And I can picture Jesus gathering Mama in His arms and hugging away all the pain and hurt. And I know that just His presence will make everything better. And someday I will see Mama’s beautiful smile again.

 

 

 

 

 

 

 

 

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Learning Sweet Silence

Sometimes it’s better to not say much. Talking with Mama seems to agitate her more often than not these days.

I’ll ask her, “How are you today, Mom?”
And she will shout back with attitude, “OKAY!”

So I’m learning to not ask many questions. And I’m trying to talk less. And I’m learning to just sit close to Mama and see what she wants to do with our visit.

I’m finding out sometimes she has questions of her own. Like the other day she abruptly asks, “How old are you?”
“I’m fifty-five.”
“Oh, my goodness!” Mama says. (My thoughts exactly!)
“I’m Sherry.”
“Sherry Lynn,” Mama quietly mumbles. And I rejoice at this connection.

Mama cuddles up next to me and puts her head on my shoulder. She grows still and dozes off. She is content. And so am I.

And though I love the power of questions and words and stories, sometimes silence is more comforting. Sometimes just being together, leaning on each other, is the best kind of communication.

Sunny Days

I’ve been sick and haven’t been to see my folks for a week.  But I’ve had times in the week when I’ve felt well enough to scan some slides, and so memories of childhood have been peeking at me…making me smile…reminding me of sunny days…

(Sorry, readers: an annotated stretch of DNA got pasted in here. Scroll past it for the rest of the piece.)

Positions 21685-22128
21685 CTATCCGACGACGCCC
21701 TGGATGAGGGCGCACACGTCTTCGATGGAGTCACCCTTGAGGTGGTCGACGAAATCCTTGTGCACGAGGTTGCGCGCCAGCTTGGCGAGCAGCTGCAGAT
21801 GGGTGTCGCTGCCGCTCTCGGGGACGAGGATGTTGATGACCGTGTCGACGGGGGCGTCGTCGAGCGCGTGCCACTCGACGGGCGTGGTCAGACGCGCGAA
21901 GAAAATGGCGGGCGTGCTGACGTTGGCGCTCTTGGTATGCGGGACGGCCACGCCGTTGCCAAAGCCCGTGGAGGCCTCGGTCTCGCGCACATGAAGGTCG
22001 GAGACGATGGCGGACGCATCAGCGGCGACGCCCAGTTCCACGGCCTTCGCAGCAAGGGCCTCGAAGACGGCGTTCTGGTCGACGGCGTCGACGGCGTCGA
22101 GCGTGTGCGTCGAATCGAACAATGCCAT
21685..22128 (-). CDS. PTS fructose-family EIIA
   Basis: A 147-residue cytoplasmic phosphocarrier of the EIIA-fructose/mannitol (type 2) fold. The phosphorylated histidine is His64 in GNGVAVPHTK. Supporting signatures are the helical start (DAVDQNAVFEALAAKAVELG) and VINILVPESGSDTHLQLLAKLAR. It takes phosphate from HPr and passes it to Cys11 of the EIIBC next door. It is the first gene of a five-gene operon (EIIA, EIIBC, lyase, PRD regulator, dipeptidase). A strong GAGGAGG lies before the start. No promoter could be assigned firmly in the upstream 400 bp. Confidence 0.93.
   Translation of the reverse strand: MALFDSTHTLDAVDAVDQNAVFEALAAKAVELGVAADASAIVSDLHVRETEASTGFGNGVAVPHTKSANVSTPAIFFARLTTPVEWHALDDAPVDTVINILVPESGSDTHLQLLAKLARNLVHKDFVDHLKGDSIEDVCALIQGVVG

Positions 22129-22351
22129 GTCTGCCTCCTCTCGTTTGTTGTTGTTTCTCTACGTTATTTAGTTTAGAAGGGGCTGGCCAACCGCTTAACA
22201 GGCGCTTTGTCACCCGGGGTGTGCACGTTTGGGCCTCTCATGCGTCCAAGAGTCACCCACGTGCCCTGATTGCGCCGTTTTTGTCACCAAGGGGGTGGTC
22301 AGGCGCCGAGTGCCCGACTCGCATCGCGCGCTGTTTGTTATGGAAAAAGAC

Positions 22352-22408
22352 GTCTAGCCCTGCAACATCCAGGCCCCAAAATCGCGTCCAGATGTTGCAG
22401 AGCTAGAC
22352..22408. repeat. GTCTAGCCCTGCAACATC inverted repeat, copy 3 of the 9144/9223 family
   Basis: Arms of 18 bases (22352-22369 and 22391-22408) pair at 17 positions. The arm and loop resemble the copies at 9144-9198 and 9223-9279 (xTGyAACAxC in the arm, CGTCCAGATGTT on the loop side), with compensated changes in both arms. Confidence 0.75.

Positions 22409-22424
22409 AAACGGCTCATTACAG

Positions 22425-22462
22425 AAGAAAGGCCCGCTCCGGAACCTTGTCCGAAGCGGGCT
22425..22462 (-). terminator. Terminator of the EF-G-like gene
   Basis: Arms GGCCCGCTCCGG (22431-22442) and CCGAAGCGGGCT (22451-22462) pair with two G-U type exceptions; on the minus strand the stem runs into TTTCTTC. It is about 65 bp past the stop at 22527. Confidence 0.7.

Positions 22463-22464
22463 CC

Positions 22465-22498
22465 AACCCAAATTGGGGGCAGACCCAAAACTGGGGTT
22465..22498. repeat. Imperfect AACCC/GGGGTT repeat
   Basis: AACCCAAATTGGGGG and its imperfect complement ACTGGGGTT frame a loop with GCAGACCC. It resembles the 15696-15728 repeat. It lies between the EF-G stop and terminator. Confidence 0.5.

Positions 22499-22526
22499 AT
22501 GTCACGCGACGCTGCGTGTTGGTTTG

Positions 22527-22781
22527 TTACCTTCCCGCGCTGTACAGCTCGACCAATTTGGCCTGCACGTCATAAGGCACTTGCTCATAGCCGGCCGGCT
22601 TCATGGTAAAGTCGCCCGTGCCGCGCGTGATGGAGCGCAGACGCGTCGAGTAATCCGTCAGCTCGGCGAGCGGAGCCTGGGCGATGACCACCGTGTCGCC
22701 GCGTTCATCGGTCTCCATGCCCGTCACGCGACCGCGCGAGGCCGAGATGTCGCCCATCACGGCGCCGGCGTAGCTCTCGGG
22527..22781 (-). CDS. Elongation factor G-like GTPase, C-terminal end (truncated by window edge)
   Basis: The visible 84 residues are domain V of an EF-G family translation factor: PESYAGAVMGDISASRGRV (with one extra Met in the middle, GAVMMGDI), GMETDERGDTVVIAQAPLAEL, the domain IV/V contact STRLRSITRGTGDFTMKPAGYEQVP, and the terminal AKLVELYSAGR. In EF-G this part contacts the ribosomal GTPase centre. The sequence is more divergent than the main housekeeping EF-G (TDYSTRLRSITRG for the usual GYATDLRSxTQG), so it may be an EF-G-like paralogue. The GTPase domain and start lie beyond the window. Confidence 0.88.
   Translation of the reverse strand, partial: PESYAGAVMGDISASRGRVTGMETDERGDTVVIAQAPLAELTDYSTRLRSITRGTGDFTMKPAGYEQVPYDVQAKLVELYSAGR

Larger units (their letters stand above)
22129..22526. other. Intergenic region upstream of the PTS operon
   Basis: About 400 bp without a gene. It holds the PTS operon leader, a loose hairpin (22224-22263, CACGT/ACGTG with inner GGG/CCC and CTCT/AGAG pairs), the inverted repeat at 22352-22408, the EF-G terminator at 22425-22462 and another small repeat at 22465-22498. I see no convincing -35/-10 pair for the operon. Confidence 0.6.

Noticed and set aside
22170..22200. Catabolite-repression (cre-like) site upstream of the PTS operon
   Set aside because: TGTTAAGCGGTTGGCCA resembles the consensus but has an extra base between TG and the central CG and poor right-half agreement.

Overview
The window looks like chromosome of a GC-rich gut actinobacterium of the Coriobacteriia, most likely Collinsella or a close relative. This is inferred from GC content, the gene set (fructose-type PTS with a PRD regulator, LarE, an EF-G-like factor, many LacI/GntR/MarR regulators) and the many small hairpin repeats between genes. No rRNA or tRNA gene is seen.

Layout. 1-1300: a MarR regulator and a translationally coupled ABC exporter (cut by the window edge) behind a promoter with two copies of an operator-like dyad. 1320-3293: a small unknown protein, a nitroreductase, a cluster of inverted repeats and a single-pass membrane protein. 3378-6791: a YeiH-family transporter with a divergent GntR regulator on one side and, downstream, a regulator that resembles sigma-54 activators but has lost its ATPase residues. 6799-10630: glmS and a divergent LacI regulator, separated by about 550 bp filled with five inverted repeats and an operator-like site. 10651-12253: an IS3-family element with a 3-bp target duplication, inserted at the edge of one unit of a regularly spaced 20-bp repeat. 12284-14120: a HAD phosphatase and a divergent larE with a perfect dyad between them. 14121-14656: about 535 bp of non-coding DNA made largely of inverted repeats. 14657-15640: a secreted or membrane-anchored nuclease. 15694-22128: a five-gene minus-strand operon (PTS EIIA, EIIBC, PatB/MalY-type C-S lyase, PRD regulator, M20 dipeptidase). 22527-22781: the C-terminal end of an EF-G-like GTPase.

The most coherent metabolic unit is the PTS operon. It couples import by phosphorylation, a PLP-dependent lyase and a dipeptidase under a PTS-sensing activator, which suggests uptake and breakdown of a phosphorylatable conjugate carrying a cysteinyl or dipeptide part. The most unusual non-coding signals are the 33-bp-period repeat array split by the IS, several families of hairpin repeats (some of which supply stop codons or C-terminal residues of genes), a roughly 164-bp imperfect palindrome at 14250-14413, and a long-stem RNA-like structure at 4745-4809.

I saw pictures of Mama laughing with her babies and cuddling them. I saw her at her sewing machine creating things. I saw her providing picnics and birthday parties. I saw her smiling and beautiful. I saw her alert and intelligent looking, loving and blessing her family.

Dad is blind and can’t see the pictures obviously, but he loves to hear about the slides and the memories. So I called him and tried to describe them to him. And while I was talking Mama was hollering near the phone on the other end.

She was sitting next to Dad and almost drowning me out, shouting, “Mama! I want Mama! Raymon, where are you?” And in-between shouts, she’d say quiet, irrelevant things like, “I guess so. Okay. Where is it?”

She kept repeating the irrational shouting and talking during our whole conversation. It doesn’t surprise me. It’s just the way she is now. We will check and make sure she’s dry. We’ll offer her a snack or drink, in case something is bothering her that she can’t communicate. But often, we never figure out why she’s agitated.

I’m used to her acting like this, but it stood out to me this week. It stood out to me in sharp contrast to the pictures I was looking at. The photos are a fresh reminder of the mama that was. And I’m struck by how blessed we were and how much I took for granted.

And I wish I could run back into one of those photos—like an “Our Town” moment—and give Mom a big hug. And I’d tell her how amazing and beautiful she is and how blessed I am to have her as my mom. I would thank her for sewing and cooking and caring and listening. I would tell her how sorry I was for all the times I didn’t appreciate her or was rude.

I would sit at dinner and relish every bite of her cooking. I would ask her to look in my eyes and say my name and I’d know that she knew me. And I’d know that she knew I was her daughter and she was my mom. I would ask her stories of her childhood and record them. I would ask her for stories of my childhood and do the same.

And I choke up thinking about this all. And then I think, I don’t need an “Our Town” moment. Because I will have heaven for eternity.  And all who know Jesus will be restored. And the glory of God will be our light and give us the sunniest days ever.